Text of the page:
About me

Hi! I’m a PhD candidate in economics at the University of Minnesota, Twin Cities. I will be joining the Economics Department at the University of North Carolina, Chapel Hill as Assistant Professor in July.

My CV is available here.


Working papers

Dynamic Monopsony and Human Capital (JMP)

Abstract (click to expand) A number of influential papers study monopsony power in static models. Among the papers that model dynamics with a finite number of firms, none model the process of human capital accumulation by workers. In this paper, I show that this has important implications for the measurement and welfare consequences of monopsony power. How large are properly measured markdowns? And what are the welfare gains of implementing competitive allocations once we have accounted for human capital accumulation? To answer these questions, I introduce a novel model of dynamic monopsony in which a large non-atomistic firm competes with a finite number of homogeneous firms for workers who learn on-the-job. The markdown has an additional dynamic term reflecting expected future changes in worker human capital. I estimate the model using rich matched employee-employer administrative data from France and find that the welfare gains from forcing firms to offer workers their marginal product are large. Moreover, the welfare losses are underestimated by 81% when ignoring human capital accumulation.

Production Function Estimation with Missing Data (draft coming soon) (with Kyle Herkenhoff)

Abstract (click to expand) This paper develops a method to estimate production functions when some inputs are unobserved. Due to data limitations in the U.S., there are no firm-level total factor productivity estimates for privately owned firms outside of the Manufacturing sector. We circumvent this issue by relying on the richness of matched employer-employee data instead. We extend the standard methodology by splitting the labor input into a predetermined stock of high skill workers and a flexible choice of low skill workers. This additional structure allows us to not only identify the model parameters, but also recover the unobserved productivity and capital stock of the firm. We provide a series of Monte Carlo experiments to validate our estimation algorithm, and we show that it is robust to alternate parameterizations of the production function and relaxations of our baseline assumptions.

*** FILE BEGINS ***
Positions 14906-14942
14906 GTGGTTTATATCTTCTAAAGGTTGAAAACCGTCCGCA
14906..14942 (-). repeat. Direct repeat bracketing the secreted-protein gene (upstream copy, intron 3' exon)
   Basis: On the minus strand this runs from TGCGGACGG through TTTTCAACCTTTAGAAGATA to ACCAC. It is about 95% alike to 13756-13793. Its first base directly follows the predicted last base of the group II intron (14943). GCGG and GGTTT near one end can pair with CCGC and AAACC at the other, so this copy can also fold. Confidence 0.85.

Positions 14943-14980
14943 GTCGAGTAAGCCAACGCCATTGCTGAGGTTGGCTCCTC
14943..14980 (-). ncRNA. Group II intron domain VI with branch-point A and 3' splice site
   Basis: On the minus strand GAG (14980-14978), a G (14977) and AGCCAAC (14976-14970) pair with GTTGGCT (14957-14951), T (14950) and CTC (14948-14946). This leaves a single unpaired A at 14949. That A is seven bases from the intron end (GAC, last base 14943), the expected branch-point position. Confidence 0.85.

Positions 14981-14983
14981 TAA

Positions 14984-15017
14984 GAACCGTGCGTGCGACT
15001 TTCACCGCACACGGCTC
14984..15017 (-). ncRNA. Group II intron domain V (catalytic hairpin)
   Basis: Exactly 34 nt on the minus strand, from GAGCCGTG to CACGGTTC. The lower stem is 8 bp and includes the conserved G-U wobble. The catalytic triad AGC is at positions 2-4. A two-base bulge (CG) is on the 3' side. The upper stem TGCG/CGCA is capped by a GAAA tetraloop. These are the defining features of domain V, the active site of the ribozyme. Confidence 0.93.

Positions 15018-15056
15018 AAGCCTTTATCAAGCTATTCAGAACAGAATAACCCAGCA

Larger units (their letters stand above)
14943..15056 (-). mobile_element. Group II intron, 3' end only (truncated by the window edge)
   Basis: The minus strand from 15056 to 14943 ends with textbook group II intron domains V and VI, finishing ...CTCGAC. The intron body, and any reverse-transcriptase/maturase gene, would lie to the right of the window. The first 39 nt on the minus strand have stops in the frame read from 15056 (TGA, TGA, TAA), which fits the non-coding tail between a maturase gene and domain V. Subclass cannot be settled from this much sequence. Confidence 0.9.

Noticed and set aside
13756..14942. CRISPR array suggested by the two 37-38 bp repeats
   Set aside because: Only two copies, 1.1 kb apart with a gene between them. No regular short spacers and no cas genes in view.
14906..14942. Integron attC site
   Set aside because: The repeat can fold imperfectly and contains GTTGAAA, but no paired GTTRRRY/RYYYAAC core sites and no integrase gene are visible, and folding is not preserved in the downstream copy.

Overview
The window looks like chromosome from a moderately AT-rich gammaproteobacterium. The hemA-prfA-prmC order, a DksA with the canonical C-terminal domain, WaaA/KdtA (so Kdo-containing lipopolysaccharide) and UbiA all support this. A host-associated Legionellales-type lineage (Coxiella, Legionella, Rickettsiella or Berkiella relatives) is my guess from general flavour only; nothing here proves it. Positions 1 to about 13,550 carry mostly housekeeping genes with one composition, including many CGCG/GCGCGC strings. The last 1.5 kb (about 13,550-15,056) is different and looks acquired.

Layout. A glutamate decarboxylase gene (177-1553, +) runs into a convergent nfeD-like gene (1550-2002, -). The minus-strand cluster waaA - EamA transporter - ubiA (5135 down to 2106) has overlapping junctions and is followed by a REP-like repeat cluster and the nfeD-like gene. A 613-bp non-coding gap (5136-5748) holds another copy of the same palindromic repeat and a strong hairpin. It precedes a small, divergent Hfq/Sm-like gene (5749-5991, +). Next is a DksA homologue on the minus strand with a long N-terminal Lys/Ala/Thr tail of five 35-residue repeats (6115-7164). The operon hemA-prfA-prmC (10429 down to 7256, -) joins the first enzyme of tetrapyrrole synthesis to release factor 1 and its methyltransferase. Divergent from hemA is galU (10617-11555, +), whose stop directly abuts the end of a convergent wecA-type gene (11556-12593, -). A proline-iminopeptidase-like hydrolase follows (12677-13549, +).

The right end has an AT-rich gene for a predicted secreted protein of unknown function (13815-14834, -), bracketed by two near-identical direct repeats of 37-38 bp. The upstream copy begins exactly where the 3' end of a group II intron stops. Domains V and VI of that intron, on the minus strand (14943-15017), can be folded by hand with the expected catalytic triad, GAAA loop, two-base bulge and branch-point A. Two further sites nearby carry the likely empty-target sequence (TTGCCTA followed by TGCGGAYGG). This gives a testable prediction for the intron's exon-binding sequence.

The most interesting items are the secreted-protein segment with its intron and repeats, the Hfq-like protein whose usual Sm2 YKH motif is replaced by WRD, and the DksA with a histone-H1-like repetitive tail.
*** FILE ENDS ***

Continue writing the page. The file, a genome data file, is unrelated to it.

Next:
Average Match Quality over the Business Cycle

Abstract (click to expand) This paper examines how the business cycle impacts the average quality of an employer-employee match. I study a model of the labor market with on-the-job search, aggregate uncertainty, and heterogeneous match qualities. I test two theories: the cleansing effect, whereby the low quality matches are destroyed during recessions, and the sullying effect, whereby firms post fewer vacancies during recessions and workers have fewer opportunities to move up the job ladder. I find that the sullying effect dominates and that average match quality is procyclical due to increased hiring out of unemployment during recessions. I extend the model to allow for an exogenous minimum wage and show that neglecting to account for the cyclicality of match qualities can lead to miscalculating the effects of the policy.

Work in progress

Learning from Firms and Coworkers
(with Fil Babalievsky and Jacob Adenbaum)

Monopsony in the Antebellum South
(with Kyle Herkenhoff and James A. Schmitz, Jr.)


Brexit, the City of London, and the prospects for portfolio investment
(with Barry Eichengreen, Mingyang (Chris) Liu)
Empirica, February 2020
Journal link - Copy BibTexcopied

Abstract (click to expand) This paper examines the international financial consequences of Brexit. It first provides a survey of the still limited literature on EU membership and international capital flows. It then provides new estimates of the impact of Brexit on cross-border investment utilizing data from the IMF’s Consolidated Portfolio Investment Survey. It lastly provides a comparative analysis of these same issues using data on cross- border capital flows from the BIS. The conclusion is that the impact on cross-border capital flows to and from the UK is likely to be substantial.


University of Minnesota, Twin Cities


junge076 at umn dot edu
william dot jungerman at gmail dot com

Mailing Address
4-101 Hanson Hall
1925 Fourth Street South
Minneapolis, MN 55455